Half of the seed potatoes that are planted each spring are infected with some plant disease. Black leg, Black scurf, Common scab, and Dry rots are the commonest of these diseases. They cut down the stand, injure the roots, mar the potatoes and reduce the yield. Illustration on cover shows the seed potatoes from a 2 1/2 bushel sack bought in the open market, sorted into two lots: those free from disease and those not free. Note that there are more diseased potatoes than healthy ones. '!'his is not an unusual case; in fact, it is somewhat better than the average. Such potatoes can be made into good seed by treating them, but seed treatment will not make good seed out of culls. The little potatoes and those badly diseased should be discarded for seed purposes.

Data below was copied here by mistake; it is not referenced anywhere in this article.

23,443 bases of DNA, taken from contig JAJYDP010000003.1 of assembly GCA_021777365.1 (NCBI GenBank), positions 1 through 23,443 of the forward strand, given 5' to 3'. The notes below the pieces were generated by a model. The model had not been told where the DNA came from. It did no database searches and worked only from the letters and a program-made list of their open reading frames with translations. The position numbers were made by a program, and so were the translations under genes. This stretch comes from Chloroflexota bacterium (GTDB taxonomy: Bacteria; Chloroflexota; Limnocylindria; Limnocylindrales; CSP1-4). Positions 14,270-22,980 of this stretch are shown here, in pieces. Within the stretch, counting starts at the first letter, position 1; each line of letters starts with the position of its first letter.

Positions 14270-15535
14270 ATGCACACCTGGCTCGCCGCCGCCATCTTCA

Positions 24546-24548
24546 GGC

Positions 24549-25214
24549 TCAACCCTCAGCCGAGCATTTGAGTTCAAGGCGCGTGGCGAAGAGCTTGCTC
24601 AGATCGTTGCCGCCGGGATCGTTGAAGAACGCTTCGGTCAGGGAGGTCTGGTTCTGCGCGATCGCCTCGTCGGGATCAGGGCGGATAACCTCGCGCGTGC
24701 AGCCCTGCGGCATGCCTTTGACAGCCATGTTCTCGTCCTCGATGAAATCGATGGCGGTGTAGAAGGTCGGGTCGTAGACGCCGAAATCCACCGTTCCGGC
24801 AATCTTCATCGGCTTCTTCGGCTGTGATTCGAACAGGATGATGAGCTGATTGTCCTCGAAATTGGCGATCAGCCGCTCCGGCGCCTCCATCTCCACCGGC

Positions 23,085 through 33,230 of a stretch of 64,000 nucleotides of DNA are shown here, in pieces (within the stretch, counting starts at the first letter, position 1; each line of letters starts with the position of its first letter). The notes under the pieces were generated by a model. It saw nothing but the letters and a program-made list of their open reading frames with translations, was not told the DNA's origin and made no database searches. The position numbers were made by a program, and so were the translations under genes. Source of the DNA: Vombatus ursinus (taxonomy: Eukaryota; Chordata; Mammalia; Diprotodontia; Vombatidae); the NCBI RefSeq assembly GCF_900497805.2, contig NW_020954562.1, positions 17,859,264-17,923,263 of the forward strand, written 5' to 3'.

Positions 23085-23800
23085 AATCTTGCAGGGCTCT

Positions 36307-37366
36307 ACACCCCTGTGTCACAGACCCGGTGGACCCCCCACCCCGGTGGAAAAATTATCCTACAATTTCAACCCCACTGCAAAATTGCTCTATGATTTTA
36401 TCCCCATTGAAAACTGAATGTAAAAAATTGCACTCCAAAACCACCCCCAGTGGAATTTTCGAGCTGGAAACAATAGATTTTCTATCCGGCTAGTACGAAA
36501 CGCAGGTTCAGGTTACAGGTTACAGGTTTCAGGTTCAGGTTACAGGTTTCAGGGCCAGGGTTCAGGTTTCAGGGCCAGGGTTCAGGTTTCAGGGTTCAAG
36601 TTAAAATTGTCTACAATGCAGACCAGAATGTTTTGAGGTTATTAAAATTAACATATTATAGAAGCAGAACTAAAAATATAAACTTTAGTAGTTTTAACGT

Melhus, I. E. and Gilman, J. C., "An Improved Method of Potato Seed Treatment" (1919). Circular. Paper 57.